Part 5

# Learning object-oriented programming

So, what's object-oriented programming all about?

Let's step back for a moment and inspect how a clock works. The clock has three hands: hours, minutes and seconds. The second-hand grows once every second, the minute hand every sixty seconds, and the hour hand every sixty minutes. When the value of the second hand is 60, its value is set to zero, and the value of the minute hand grows by one. When the minute hand's value is 60, its value is set to zero, and the hour hand's value grows by one. When the hour hand's value is 24, it's set to zero.

The time is always printed in the form `hours: minutes: seconds`, where two digits are used to represent the hour (e.g., 01 or 12) as well as the minutes and seconds.

The clock has been implemented below using integer variables (the printing could be in a separate method, but that has not been done here).

``````int hours = 0;
int minutes = 0;
int seconds = 0;

while (true) {
// 1. Printing the time
if (hours < 10) {
System.out.print("0");
}
System.out.print(hours);

System.out.print(":");

if (minutes < 10) {
System.out.print("0");
}
System.out.print(minutes);

System.out.print(":");

if (seconds < 10) {
System.out.print("0");
}
System.out.print(seconds);
System.out.println();

// 2. The second hand's progress
seconds = seconds + 1;

// 3. The other hand's progress when necessary
if (seconds > 59) {
minutes = minutes + 1;
seconds = 0;

if (minutes > 59) {
hours = hours + 1;
minutes = 0;

if (hours > 23) {
hours = 0;
}
}
}
}``````
As we can see by reading the example above, how a clock consisting of three `int` variables works is not clear to someone reading the code. By looking at the code, it's difficult to "see" what's going on. A famous programmer once remarked "Any fool can write code that a computer can understand .Good Programmers write code that humans can understand".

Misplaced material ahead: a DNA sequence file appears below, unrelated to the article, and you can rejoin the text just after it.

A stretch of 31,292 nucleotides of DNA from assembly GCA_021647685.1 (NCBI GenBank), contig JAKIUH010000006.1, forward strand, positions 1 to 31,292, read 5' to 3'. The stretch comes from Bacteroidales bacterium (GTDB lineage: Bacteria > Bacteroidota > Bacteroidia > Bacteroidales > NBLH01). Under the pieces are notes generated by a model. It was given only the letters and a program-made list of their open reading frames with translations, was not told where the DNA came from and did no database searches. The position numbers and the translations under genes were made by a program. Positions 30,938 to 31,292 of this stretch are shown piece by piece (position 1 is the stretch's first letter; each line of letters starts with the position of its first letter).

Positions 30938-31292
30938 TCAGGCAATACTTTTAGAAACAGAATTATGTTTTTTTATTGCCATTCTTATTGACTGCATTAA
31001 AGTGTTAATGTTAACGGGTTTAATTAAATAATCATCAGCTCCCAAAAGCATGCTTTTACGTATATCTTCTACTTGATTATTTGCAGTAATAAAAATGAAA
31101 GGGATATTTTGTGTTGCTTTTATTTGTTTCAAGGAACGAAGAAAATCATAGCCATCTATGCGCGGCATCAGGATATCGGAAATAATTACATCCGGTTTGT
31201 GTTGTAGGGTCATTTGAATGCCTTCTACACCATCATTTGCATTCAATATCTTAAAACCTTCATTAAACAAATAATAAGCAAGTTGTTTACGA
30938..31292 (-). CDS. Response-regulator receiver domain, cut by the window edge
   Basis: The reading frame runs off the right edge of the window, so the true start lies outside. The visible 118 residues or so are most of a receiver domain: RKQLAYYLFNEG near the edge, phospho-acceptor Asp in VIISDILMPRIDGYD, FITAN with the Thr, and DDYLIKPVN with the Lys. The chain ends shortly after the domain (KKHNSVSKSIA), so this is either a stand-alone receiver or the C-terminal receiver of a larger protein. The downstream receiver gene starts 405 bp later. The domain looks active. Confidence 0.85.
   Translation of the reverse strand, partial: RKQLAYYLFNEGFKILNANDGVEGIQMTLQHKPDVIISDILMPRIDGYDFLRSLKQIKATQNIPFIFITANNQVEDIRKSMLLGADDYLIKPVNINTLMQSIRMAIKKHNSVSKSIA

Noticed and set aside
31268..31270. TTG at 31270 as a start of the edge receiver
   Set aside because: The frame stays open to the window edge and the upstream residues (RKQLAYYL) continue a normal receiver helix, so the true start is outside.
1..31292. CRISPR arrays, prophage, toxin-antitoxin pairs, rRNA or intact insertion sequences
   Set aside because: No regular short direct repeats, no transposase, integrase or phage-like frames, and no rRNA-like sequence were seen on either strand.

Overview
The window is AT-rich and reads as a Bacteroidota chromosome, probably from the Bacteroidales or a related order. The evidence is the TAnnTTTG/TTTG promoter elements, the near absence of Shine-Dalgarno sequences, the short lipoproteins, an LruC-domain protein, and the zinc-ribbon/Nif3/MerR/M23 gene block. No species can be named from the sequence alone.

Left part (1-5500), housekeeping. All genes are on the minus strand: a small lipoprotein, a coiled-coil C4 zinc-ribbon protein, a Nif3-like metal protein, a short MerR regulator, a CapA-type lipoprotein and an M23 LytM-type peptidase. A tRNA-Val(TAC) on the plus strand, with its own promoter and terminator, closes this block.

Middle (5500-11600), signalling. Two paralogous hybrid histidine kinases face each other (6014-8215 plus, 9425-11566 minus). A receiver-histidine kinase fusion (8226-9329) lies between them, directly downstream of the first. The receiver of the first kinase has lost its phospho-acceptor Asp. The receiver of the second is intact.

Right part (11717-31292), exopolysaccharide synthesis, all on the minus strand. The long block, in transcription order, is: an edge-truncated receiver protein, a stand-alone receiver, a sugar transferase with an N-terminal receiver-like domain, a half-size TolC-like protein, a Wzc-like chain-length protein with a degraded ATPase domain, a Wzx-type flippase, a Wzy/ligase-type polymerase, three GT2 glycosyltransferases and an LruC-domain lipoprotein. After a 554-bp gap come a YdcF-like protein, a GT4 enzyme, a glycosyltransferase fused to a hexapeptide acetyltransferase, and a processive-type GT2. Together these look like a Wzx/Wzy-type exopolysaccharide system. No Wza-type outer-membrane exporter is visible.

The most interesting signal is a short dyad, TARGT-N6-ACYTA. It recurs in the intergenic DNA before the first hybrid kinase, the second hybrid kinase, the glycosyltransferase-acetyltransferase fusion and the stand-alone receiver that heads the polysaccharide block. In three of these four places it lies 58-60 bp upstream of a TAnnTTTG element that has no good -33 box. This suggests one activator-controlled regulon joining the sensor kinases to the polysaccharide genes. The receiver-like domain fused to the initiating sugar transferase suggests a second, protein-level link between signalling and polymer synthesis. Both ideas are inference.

Our aim is to make the program more understandable.

Since a clock hand is a clear concept in its own right, a good way to improve the program's clarity would be to turn it into a class. Let's create a `ClockHand` class that describes a clock hand, which contains information about its value, upper limit (i.e., the point at which the value of the hand returns to zero), and provides methods for advancing the hand, viewing its value, and also printing the value in string form.

``````public class ClockHand {
private int value;
private int limit;

public ClockHand(int limit) {
this.limit = limit;
this.value = 0;
}

this.value = this.value + 1;

if (this.value >= this.limit) {
this.value = 0;
}
}

public int value() {
return this.value;
}

public String toString() {
if (this.value < 10) {
return "0" + this.value;
}

return "" + this.value;
}
}``````